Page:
Africa's Deep Helium Pool

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Photo Credit: © AP Photo: Helium lifts weather balloons high into the atmosphere to record and transmit local weather information.

Raise a toast—and a helium-filled balloon—to researchers from Durham and Oxford universities in the United Kingdom! Working with Norwegian mining company Helium One, the researchers discovered a huge helium reserve in Tanzania's portion of eastern Africa's Great Rift Valley. Helium is an important gas, but supplies are limited, so the discovery is welcome news. The research team presented their findings last week at the Goldschmidt Geochemical Conference in Yokohama, Japan.

Helium is a lightweight gas and chemical element. Hydrogen is the only element that weighs less than helium. Helium is called an inert gas or noble gas. These terms are used because helium does not combine with other elements.

Helium is the second most common element in the universe, next to hydrogen, but it is rare on Earth. Scientists think that early in the formation of the solar system, Earth and the other three inner planets (Mercury, Venus, and Mars) had atmospheres of hydrogen and helium. But the constant outflow of particles from the sun, called the solar wind, blew away most of these elements. Only larger planets orbiting farther from the sun, such as Jupiter and Saturn, were able to hold on to their hydrogen and helium atmospheres.

The research group thinks that volcanic activity at rift sites, such as the Great Rift Valley, provides the heat necessary to release helium from ancient rocks where it had been trapped for billions of years. They suspect that geologists will find more reserves in similar locations. Until this discovery, most of the major supplies of helium were found in natural gas deposits in the United States, but these reserves have been running dangerously low.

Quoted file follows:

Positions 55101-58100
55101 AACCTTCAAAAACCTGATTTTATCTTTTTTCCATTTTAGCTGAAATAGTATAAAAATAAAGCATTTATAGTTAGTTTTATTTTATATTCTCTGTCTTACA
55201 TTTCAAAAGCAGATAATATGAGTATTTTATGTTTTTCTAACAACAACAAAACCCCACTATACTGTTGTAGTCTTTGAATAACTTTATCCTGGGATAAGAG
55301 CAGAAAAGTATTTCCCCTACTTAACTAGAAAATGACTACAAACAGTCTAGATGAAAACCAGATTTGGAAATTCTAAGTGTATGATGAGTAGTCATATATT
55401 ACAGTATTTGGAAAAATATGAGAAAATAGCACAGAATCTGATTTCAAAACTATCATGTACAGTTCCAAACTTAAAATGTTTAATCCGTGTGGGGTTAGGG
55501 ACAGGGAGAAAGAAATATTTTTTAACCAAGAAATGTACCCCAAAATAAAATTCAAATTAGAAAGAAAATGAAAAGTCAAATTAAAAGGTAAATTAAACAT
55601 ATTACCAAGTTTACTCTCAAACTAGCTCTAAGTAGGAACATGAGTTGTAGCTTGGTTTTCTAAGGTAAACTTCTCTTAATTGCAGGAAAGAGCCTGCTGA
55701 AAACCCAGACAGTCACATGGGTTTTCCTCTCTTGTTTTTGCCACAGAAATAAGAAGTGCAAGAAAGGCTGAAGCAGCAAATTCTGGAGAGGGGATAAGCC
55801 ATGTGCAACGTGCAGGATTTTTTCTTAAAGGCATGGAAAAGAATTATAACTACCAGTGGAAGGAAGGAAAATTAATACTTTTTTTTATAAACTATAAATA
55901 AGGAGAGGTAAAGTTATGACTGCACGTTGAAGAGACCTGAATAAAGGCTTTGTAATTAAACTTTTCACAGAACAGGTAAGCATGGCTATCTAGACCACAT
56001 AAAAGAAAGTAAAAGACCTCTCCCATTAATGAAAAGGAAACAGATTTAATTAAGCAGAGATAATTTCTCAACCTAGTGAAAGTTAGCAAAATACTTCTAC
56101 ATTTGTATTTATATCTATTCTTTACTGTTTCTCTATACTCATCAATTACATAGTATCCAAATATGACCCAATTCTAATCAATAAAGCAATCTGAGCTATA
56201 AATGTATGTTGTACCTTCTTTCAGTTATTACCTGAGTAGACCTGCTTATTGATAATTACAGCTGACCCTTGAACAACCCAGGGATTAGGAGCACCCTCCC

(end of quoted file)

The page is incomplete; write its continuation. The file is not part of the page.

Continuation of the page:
The newly discovered helium pool contains an estimated 54 billion cubic feet (1.5 billion cubic meters) of the gas—and the researchers think they have only scratched the surface of the rift valley's helium potential. Annual global helium consumption is about 8 billion cubic feet (227 million cubic meters), so the African reserve will provide nearly seven years' use of the gas.

In helium arc welding, sometimes called heliarc welding, helium prevents oxygen from reacting with the metal.
Credit: © Thinkstock

Why is the helium discovery important to us? Couldn’t we survive without party balloons? Helium has many other important uses. It fills another kind of balloon—the weather balloon—that helps meteorologists study and predict the weather. Welders use helium to shield welded joints from oxygen in the air. If a welded joint absorbs oxygen, it becomes weak or brittle. Liquid helium is used as a coolant for rocket engines and for the large magnets in magnetic resonance imaging (MRI) devices. Such machines help doctors look inside the human body to diagnose diseases. In fact, helium's scarcity led some medical professionals to question whether the gas should be used for such frivolous purposes as filling party balloons. But, thanks to the researchers and Helium One, you can fill your next balloon with a clear conscience

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